There’s another angle to this, however. It’s not just that I don’t want Democrat voters choosing Republican candidates. I also want political parties and conventions to actually meaning something. What’s the point of having a convention and endorsing candidates if the endorsement will just be overridden on the primary ballot?

I’ve gone to the last three Republican state party conventions. Many people have gone to many more. I’ve donated time and money to the state party. I’ve given up time with my family.

In short, I’ve got some skin in the Republican game.

There’s little point for me to continue to invest my time and money in the party at the state level if people with no skin in the game can just overrule the party’s decisions.

If we’re going to have political parties, then they should mean something. They should matter. If you want to choose the Republican candidate, you should have to show up and help the Republican party.

What we have now just doesn’t make sense. If we’re going to have Political Parties and Primary Challenges, we probably need Voter Registration. If we’re going to have Open Primary Challenges and no voter registration, there’s little point in having political parties.

But what I actually want is something even easier.

We should just have political parties. No primary challenges, and no voter registration.

Here’s what I propose:

Political Parties in our state should own their names. A party name should work something like a trademark. Each party is on file with the state election office as the official owner of their party’s name & brand. Therefore, nobody gets to call themselves the “Democrat” or “Republican” on any literature or on any ballot, unless the corresponding political party allows it.

The way the parties would allow that would be what they do today – they send over their list of endorsed candidates to the elections office. Those endorsed candidates are the ONLY candidates that can claim to be affiliated with that party.

This would make contested primaries impossible. When the Republican party endorses a candidate for an office, that is the Republican candidate. No primary challenge, no funny business with other people calling themselves Republicans candidates, and no funny business with other people calling themselves Republican primary voters.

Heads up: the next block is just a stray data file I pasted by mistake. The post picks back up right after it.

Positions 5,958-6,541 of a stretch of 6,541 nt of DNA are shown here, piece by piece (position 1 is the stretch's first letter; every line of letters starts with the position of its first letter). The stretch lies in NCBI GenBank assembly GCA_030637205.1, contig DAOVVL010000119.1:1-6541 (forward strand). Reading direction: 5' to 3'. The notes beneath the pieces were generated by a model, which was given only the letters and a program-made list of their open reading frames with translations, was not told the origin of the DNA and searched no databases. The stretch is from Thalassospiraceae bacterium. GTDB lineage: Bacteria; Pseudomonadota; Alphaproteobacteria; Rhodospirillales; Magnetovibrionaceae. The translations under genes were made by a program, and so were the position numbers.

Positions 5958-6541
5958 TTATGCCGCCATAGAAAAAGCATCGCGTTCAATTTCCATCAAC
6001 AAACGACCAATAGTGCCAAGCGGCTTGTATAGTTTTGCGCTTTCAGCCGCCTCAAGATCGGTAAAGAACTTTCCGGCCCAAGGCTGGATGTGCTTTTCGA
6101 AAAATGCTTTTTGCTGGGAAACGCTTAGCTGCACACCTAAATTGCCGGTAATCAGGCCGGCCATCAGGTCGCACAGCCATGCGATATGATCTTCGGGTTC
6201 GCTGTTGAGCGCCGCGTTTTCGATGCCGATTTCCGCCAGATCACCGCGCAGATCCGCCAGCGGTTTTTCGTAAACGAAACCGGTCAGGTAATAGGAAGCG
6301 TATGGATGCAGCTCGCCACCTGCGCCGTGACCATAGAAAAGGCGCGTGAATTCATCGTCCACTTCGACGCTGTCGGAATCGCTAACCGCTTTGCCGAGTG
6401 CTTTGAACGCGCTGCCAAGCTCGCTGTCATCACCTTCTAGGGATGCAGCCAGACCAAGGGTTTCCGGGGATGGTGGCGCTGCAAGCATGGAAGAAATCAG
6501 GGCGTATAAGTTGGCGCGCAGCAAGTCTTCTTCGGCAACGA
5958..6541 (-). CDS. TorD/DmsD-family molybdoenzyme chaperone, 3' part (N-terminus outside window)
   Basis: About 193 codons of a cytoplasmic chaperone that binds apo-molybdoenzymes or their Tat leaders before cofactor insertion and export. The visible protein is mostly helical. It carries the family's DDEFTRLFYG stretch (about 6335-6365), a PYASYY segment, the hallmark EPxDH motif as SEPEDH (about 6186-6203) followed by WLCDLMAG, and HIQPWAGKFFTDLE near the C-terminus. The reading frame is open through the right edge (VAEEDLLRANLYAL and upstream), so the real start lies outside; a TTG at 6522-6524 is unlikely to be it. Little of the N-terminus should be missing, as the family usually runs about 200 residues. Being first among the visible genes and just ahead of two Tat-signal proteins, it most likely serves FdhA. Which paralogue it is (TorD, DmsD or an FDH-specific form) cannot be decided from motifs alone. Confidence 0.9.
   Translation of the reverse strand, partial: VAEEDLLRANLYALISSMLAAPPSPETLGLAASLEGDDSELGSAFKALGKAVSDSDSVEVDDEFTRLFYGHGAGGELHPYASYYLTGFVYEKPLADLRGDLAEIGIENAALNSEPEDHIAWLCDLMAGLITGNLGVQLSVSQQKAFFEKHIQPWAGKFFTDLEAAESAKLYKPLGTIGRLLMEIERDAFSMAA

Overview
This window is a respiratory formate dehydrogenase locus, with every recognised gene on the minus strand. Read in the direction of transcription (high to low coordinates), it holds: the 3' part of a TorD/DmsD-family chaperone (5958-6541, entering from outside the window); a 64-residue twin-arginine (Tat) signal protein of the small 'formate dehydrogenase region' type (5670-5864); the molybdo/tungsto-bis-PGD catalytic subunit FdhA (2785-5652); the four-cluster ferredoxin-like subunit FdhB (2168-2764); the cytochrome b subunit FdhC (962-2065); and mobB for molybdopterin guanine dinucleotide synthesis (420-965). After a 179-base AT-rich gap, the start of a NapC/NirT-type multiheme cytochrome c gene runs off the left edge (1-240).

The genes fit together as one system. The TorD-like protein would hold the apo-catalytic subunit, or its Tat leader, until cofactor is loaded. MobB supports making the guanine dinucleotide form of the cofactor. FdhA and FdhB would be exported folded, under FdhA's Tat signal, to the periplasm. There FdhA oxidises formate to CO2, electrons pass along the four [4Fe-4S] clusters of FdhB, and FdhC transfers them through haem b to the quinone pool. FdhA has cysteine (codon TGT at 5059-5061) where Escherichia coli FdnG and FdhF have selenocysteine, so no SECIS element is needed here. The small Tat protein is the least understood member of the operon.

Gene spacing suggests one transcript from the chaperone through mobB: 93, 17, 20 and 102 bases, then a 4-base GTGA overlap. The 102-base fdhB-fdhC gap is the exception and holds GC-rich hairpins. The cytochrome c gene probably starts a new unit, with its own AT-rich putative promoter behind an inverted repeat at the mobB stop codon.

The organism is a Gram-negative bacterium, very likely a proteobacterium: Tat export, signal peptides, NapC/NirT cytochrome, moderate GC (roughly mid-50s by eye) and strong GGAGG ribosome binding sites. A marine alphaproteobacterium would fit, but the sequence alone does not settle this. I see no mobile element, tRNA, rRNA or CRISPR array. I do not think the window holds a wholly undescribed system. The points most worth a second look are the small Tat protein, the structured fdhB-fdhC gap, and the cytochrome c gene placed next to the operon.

Additionally, this scheme doesn’t require voter registration. If people want to choose the Republican candidate, they get involved with the Republican party. The party is responsible for vetting and credentialing people who want to participate in party politics.

This might strike some people as making the big parties too powerful. The people should still have an ability to send a strong message that the parties are picking bad candidates, and to vote for a protest candidate.

What mechanisms can we use for that?

Well, it would still be easy for people to get on the ballot as an independent – 300 signatures is all you need today. We’d leave that requirement alone, or perhaps even lessen it a bit, to make sure people are comfortable that the big parties aren’t shutting out other great candidates.

Also, there are some laws that give the “big two” parties some automatic ballot access advantages. This makes it harder for Libertarian or Green or other parties to get all their candidates on the general election ballot. I think we could relax those requirements a little, so that is is easier for 3rd parties to field candidates and get them on the ballot.

In short, a proposal substantially similar to this one has the following advantages:

  • reduces the government cost of running elections, by largely eliminating primary elections
  • doesn’t introduce voter registration
  • pushes the responsibility onto each political party to make sure the candidates and the voters who want to be involved in that party are actually aligned with the goals of that party
  • doesn’t let people “cross the line” and spoil other party’s primary elections
  • makes it easier for 3rd parties to field candidates
  • gives the general election voter a clear way to support candidates that the major parties have overlooked.

I don’t know if Burgum will win the primary election or not. And in a way, I don’t blame him for what he’s doing. He’s taking full advantage of what state law allows.

That’s why we should fix the laws.

Rob Port is the editor of SayAnythingBlog.com, a columnist for the Forum News Service, and host of the Plain Talk Podcast which you can subscribe to by clicking here.